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First published in The Potter February 2005
Text © Copyright John Heaton 2005

Maer Hills


I do not know why the area is called Maer Hills since it is basically one hill. It lies some 5km west of Swynnerton Old Park. It appears to lie on a three pronged watershed although as with Swynnerton there is no surface drainage. Most of the rainwater soaks through the porous rocks below. The River Tern and its source runs east to west about 500m south of the forest and this joins the River Severn near Shrewsbury and then into the Bristol Channel. To the north some of the small streams join the Tern, but towards the west they lead to the River Weaver at Nantwich which flows into the Irish Sea at the Mersey estuary. To the south west the Meece Brook flows into the Sow which flows into the North Sea via Stafford and the River Trent.

The area is highly contoured, relatively big reentrants cut into the south and west slopes whilst the east and north east slopes are very intricate. The bigger reentrants are however broken up by large numbers of deep gullies and earth walls.

A transmitter/receiver tower is sited on the summit of the hill in the north east corner of map, this is owned by a university (I think Manchester). Very close to it is an ordnance survey pillar without a view of any other pillars.


The main central chunk of the area is forestry plantations managed by Tilhill Forestry the concern that also manage Weston Heath. There is a patch of deciduous wood on the western edge which is owned by a local farmer. There is an area on the north east side that is a series of complex reentrants with mixed woodland on the upper slopes and mostly impenetrable rhododendron lower down. The main drawback with Maer Hills is the undergrowth (the forthcoming local event is timed to coincide with the minimum levels). At the end of the growing season the bracken and brambles are high. There are also small areas of slightly tricky bilberry, heather and young rhododendron. In the autumn of 2003 extensive thinning took place which for a while reduced this undergrowth.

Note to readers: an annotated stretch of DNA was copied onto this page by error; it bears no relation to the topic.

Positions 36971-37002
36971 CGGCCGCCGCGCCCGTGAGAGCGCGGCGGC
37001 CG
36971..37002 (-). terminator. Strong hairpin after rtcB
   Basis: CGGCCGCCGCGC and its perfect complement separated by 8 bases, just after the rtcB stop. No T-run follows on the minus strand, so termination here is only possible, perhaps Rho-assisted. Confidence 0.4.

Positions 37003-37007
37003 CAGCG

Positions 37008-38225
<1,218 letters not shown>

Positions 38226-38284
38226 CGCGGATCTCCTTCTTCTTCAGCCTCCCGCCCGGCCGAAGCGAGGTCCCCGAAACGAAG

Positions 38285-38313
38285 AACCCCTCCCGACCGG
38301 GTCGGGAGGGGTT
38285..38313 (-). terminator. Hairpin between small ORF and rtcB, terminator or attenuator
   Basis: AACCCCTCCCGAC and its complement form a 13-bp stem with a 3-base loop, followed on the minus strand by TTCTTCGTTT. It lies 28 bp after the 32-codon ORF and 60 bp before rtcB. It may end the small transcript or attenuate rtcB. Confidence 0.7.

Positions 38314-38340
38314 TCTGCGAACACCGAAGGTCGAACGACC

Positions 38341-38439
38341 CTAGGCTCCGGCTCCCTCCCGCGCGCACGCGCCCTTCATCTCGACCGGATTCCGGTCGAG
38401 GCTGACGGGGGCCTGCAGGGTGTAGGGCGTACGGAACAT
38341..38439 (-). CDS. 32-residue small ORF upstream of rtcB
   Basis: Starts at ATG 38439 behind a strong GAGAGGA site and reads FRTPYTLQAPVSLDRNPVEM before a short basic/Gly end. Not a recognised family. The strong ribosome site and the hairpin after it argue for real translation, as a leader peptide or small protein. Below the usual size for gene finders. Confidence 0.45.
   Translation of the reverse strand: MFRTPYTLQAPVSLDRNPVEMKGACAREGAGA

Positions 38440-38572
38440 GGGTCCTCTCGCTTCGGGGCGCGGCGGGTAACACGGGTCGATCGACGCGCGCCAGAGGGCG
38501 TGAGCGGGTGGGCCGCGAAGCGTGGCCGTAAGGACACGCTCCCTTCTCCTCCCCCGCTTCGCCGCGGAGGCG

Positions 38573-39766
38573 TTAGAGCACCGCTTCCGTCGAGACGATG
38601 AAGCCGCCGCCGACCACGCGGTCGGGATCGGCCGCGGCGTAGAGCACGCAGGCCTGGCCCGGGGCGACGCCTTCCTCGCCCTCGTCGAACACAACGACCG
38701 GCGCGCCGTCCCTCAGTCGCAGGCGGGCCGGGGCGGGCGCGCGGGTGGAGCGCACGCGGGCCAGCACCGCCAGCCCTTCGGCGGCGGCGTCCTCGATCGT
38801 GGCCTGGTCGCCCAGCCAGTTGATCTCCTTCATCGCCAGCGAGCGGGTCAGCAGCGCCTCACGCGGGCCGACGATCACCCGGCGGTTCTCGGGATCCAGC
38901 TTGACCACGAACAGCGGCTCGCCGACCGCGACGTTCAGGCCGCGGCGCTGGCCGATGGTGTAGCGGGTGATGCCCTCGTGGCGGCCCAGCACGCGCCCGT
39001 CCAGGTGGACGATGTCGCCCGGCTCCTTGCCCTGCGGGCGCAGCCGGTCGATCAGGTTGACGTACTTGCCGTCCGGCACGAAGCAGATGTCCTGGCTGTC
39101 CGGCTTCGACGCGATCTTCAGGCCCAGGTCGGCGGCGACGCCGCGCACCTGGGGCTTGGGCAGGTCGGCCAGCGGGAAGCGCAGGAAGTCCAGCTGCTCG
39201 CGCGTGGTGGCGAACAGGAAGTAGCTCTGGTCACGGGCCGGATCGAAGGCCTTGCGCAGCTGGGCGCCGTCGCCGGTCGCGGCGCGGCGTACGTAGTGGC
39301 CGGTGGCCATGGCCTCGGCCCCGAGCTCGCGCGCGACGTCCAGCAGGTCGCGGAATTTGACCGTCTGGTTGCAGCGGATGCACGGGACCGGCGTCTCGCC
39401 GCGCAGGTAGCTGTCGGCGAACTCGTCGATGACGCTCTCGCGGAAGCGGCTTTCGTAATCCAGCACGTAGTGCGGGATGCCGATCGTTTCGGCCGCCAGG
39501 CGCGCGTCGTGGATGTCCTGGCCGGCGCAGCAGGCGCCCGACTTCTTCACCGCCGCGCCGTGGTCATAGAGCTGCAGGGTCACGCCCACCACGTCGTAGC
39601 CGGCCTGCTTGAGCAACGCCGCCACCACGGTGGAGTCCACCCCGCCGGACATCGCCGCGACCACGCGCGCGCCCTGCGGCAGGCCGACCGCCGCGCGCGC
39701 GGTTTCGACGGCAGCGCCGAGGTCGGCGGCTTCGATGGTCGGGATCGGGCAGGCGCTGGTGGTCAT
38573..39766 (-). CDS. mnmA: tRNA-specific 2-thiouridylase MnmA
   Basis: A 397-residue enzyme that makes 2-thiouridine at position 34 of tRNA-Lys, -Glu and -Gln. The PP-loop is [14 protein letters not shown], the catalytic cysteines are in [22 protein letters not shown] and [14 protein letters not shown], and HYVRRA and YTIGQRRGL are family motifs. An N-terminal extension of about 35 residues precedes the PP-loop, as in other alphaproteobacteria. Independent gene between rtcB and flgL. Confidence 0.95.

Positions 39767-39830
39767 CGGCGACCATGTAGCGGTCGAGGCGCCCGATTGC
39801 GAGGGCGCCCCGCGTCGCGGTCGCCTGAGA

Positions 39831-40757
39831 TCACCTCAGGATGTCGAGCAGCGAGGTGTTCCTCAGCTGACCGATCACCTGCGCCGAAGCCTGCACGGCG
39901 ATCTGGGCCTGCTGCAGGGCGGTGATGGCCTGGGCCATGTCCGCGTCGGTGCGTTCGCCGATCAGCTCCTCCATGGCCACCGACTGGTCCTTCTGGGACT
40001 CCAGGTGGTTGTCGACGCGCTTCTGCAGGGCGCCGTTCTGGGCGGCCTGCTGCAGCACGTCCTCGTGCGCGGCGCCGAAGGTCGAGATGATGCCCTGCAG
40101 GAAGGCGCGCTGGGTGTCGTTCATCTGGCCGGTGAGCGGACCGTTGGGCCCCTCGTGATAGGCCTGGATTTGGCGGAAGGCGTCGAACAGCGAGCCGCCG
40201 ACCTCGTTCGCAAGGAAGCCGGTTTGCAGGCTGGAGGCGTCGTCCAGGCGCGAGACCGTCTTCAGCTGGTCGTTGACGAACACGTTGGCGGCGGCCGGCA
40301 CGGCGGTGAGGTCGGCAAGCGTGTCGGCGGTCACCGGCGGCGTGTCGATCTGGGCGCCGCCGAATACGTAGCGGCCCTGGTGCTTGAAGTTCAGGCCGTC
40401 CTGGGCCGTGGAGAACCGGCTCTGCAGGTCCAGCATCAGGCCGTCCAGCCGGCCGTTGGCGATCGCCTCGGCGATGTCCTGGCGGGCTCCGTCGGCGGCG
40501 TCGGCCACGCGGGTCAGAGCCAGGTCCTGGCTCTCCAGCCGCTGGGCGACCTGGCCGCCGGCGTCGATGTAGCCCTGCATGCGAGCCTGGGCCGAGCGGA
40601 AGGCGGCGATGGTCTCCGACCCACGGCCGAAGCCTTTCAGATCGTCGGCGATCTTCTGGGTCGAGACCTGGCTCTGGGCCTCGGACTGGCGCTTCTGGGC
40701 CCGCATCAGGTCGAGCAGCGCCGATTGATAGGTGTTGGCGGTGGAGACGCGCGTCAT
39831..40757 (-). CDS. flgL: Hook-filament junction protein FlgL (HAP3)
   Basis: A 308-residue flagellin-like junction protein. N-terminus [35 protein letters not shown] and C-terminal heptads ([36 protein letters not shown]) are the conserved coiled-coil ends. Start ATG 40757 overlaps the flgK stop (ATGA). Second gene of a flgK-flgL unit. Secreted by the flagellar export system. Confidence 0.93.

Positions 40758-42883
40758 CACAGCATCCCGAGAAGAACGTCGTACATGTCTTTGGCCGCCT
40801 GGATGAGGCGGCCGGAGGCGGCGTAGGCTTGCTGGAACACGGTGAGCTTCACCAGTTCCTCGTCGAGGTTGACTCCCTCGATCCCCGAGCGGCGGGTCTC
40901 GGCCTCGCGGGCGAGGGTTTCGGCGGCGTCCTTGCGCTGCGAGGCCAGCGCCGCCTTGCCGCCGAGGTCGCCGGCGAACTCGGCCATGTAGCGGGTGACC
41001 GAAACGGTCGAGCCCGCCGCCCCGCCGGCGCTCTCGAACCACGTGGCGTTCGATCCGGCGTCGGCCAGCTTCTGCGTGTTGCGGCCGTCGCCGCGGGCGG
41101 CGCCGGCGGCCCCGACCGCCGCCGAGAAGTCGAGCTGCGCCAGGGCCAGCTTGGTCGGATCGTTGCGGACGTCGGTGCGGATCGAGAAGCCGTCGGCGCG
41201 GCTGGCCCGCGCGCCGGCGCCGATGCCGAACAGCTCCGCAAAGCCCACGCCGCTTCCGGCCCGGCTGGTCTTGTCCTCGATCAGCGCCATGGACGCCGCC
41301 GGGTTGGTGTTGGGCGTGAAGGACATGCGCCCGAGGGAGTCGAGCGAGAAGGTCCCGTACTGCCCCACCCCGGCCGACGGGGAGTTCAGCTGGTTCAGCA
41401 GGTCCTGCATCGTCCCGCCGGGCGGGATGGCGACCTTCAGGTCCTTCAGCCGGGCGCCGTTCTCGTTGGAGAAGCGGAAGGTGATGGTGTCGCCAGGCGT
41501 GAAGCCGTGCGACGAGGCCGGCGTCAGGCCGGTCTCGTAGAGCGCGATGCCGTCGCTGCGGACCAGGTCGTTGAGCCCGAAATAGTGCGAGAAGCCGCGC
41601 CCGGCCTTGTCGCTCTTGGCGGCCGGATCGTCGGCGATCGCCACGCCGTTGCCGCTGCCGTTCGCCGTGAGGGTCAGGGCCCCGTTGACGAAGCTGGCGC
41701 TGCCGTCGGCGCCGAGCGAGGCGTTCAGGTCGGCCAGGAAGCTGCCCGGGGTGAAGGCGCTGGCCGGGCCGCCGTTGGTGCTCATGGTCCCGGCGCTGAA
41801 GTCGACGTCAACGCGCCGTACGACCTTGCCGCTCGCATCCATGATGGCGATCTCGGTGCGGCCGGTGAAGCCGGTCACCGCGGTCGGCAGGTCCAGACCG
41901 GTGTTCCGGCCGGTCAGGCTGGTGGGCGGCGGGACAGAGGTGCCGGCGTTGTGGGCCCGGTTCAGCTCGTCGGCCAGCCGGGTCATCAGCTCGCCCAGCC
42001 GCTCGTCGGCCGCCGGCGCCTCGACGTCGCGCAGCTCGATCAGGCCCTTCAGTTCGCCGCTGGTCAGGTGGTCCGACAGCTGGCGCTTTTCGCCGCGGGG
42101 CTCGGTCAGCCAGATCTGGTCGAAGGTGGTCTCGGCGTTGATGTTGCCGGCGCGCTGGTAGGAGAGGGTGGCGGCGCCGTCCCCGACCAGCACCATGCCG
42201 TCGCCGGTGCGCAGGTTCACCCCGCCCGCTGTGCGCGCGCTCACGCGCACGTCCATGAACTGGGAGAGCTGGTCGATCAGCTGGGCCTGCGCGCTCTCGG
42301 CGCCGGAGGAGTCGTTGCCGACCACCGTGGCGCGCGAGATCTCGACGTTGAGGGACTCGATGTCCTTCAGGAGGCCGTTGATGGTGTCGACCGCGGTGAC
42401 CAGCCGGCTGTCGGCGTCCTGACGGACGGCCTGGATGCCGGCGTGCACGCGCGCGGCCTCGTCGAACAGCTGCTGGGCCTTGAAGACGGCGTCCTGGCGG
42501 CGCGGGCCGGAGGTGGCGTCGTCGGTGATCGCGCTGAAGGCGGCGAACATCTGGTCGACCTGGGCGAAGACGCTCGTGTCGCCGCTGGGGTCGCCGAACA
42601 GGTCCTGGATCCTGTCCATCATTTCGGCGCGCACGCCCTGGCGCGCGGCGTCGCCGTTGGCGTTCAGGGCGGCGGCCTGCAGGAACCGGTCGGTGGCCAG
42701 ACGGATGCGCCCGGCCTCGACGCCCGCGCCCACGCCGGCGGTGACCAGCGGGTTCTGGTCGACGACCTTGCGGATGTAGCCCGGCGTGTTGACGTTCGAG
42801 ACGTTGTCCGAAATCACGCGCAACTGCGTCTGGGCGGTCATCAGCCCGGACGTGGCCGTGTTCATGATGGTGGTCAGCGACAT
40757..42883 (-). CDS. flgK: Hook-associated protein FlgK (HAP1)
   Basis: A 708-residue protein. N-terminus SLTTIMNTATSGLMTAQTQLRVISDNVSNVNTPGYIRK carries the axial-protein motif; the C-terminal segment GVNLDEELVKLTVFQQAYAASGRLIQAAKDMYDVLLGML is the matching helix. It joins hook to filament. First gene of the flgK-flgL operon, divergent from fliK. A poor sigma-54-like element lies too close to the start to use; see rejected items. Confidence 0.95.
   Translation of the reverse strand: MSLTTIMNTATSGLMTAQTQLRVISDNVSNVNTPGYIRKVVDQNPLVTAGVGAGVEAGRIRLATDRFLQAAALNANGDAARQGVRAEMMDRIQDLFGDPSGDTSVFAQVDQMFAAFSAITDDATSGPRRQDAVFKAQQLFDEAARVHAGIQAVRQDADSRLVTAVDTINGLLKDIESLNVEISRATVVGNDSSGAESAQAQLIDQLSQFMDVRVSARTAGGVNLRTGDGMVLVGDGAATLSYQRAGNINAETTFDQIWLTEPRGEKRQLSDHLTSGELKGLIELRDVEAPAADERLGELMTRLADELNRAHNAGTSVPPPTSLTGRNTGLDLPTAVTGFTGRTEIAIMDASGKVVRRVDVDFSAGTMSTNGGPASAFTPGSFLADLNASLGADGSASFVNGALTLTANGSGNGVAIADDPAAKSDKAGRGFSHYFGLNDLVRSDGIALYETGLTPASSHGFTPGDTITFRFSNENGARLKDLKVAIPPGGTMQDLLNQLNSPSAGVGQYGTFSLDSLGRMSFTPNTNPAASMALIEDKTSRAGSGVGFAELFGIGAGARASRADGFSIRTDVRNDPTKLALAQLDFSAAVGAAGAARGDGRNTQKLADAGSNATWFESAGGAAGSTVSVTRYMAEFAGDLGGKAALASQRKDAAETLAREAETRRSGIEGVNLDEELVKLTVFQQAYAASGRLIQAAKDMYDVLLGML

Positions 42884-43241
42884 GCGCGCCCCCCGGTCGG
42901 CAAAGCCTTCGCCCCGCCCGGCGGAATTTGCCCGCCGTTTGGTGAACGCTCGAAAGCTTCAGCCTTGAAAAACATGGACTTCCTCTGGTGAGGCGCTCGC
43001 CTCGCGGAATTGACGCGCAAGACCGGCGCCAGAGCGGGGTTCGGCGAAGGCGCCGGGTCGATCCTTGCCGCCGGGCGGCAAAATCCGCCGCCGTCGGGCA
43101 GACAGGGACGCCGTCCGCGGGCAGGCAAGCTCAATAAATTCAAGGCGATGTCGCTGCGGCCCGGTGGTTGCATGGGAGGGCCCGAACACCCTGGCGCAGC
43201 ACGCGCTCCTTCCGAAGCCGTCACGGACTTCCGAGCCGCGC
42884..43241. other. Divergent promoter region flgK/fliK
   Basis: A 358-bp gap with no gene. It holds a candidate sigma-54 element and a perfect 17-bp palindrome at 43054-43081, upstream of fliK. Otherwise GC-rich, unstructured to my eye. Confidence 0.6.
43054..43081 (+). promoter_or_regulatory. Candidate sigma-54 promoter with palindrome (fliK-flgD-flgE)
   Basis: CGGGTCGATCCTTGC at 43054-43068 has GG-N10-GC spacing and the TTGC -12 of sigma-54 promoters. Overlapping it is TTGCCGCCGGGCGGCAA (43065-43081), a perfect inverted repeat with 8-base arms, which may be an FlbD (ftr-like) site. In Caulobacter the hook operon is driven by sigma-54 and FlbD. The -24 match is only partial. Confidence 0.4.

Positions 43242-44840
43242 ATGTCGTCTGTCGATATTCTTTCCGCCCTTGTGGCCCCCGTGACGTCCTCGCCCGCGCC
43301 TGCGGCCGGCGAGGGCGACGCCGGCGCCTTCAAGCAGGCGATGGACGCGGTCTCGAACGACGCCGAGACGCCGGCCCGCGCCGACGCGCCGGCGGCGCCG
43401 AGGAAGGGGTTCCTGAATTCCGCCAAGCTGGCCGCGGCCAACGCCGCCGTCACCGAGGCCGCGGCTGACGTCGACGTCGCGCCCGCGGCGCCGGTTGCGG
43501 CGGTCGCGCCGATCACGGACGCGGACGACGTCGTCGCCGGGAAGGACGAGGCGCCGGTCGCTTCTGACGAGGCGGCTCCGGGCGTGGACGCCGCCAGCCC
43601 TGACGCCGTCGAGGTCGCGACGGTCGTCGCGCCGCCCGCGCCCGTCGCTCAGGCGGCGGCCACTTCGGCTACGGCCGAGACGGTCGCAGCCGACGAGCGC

Event History

In 1974 a person named R.Birch drew a black and white map of the area for Walton Chasers. I know nothing after that until we held our Badge Event on there in 1998. It was in 1996 that Nathan Townshend started to write to the landowners to seek permission for events on the area and then in early 1997 a photogrammetric base map was produced by Harvey Maps. Peter and Christine Roberts (Robert Mapping) then used this to produce our first map of the area which was also the first map to be produced with funds from our Lottery Grant. The following events were then staged.

10th May 1998 - Badge Event
17th April 1999 - Local Event
19th November 2000 - Badge Event (Organised by Deeside O.C.)
We then failed to get permissions for a few years because of protracted changes of ownership.
16th November 2003 - Colour Coded Event
24th April 2004 - Local Event

The next event will be a Local Event this March [March 2005].

Local History

I have already written about this topic in earlier Potters in respect of the connection with Charles Darwin. The village of Maer lies 2km to the south east. There is a small parcel of woodland not on our map (the busy A53 is a barrier) between the village and the main body of forest which comprises two small hills. Perhaps this is where the plural in the title comes from. One is called Berth Hill and is an earthwork fort. The other is called War Hill which together with the name given to the summit of the hill in the main body, Camp Hill, give a connection with a nearby battlefield. The Battle of Blore Heath was fought on 23rd September 1459 about 10km to the west. This was the first major battle in The War of the Roses and it is reputed that the victorious Yorkists camped here the night before the battle. The 3000 Yorkists routed the 6000 Lancastrians, killing 2000 and converting 500 as they were intercepted on their march to Ludlow from Yorkshire.

Maer Hall was the home in C19th of the Wedgwood family. Charles Darwin was resident here for a number of years as a young man. Locals are attempting to raise funds to erect a monument somewhere in Maer Hills.

Studying the 1890 map I can see very little has changed in the shape of the forest. It was however given the name Maer Heath Woods. The 20m hill on the south east section of the map (the one I used as a final control for the longer courses at the recent C4 event) is marked as an antiquity called Kings Bank and there is an antiquity reference to "site of camp" further north.

John Heaton

Update (June 2009)

Maer Hills is now either completely overgrown with rhododendrons and bushes or rough felled, so is now useless for orienteering and very depressing just walking through it.

John Pigott